Any scan that takes 20 hours to complete is completely unacceptable and is not Norton and/or is not a single hard drive. Even including my two terabyte externals, Norton never approaches 20 hours to do a scan. You might wish to run any AV you have, plus a slew of malware detectors. I'm not trying to be as negative as this might sound; I am only trying to point out some food for thought. Even in its "bloat" days Norton never took any 20 hours to scan a hard drive. I've been with Norton since the days of DOS where if the machine wasn't up to the "preferred" system requirements is the only time you'd notce the "bloat". Fortunately, Norton/Symantec listened to its customers and those problems are long gone. My only complaint about Norton is the cost of their subscriptions has gone too high IMO and that does have me contemplating some of the competition sans McAfee, the only one I've fully tested to date.
HTH,
Twayne`

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subscription. It used to be really good and used often for a cheap business application. When I couldn't continue to get the free version, even though they promised it. I tried to erase it from my computer. Then it whined and complained and said if I really, really wanted a free version, they would let me have it. Assuming that was true, they lied to me about it being free. I went and looked on line and found out it had become very bloated, resource hungry and not anywhere as good as it used to be. That made up my mind.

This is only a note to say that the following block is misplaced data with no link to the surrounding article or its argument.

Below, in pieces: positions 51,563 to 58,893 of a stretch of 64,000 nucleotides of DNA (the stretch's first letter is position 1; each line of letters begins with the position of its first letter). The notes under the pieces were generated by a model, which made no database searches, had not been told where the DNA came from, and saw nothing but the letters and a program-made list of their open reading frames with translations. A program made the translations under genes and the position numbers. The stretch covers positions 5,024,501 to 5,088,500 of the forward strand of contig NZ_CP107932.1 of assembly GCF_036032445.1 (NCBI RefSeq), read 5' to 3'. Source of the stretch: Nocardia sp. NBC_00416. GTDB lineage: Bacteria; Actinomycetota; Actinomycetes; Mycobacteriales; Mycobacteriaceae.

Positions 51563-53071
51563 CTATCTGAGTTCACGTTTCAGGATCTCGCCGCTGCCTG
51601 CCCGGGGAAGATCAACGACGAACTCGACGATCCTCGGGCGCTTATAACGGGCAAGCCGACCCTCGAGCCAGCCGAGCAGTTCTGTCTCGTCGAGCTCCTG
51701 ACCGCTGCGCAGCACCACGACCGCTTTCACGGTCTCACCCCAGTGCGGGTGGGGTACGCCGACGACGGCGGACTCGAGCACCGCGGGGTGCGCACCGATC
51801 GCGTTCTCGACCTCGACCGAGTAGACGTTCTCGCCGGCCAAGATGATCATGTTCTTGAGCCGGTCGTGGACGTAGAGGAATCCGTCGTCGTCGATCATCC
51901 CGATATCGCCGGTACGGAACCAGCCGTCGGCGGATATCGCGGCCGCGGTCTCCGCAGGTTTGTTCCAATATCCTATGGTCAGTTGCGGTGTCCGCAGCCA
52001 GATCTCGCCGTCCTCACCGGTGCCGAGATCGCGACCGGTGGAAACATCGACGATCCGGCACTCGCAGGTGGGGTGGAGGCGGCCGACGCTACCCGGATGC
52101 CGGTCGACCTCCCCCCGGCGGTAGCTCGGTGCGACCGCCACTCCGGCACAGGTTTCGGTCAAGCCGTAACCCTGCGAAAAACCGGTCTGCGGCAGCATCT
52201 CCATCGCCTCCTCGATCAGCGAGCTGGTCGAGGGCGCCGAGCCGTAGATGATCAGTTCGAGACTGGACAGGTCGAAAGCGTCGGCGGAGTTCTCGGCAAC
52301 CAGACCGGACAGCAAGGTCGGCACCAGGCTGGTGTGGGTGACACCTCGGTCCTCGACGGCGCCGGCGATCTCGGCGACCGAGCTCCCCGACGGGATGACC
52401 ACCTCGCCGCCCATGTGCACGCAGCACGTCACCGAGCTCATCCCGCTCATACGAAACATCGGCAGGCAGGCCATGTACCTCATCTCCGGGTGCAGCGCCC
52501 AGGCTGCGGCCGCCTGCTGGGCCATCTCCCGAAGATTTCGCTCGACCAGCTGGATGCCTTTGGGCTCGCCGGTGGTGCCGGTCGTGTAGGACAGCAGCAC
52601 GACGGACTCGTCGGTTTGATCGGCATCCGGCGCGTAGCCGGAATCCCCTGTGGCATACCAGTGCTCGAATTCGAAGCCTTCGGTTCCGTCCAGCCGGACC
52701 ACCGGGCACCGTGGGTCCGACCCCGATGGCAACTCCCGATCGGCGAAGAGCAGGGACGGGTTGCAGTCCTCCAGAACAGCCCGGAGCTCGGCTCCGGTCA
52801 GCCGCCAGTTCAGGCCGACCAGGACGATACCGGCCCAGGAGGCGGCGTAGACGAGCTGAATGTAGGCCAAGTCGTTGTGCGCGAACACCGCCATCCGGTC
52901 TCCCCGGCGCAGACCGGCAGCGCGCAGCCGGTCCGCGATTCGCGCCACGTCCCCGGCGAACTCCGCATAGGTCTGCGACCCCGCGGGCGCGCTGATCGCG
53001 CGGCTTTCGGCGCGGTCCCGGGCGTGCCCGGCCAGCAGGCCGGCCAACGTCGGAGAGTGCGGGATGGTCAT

I went looking. I found AVAST. They have a free version and a paid version. And they don't harass you if you choose the free version. It works good. No problems of any kind from it. Another vote for AVAST. After many happy years with AVG, I am an AVAST man. AVG drove me away.
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On 8/13/2011 6:11 PM, Lee Michaels wrote:

My AVG expires in November and I'd already decided to bail ... enough is enough.
They remind me of Intuit or Corel.
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Ditto. I moved from AVG to Avast, which _really_ slowed my computer, then to Microsoft Security Essentials.
-- Happiness lies in the joy of achievement and the thrill of creative effort. -- Franklin D. Roosevelt
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On 8/13/2011 8:29 PM, Larry Jaques wrote:

Wait a sec, the wording of your reply makes it sound like moving from AVG to Avast slowed down your computer. Clarify?
--
See Nad. See Nad go. Go Nad!
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On 8/14/2011 8:23 AM, Steve Turner wrote:

No kidding ... inquiring minds.
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Avira rules. So says David Lipman, and I do trust him.
--
Best regards
Han
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On Sun, 14 Aug 2011 08:23:36 -0500, Steve Turner

It did, but not as much as I had remembered. Avast cut my comp speed a bit, and I had to remove Spybot Search and Destroy, too. My comp really slowed with Spybot's TeaTimer program--a 30% drop in computer speed. Ghastly! I had used both for a time, neither happily, and a friend suggested MSE, which I've been very happy with. I removed SSAD first, then later replaced Avast with MSE.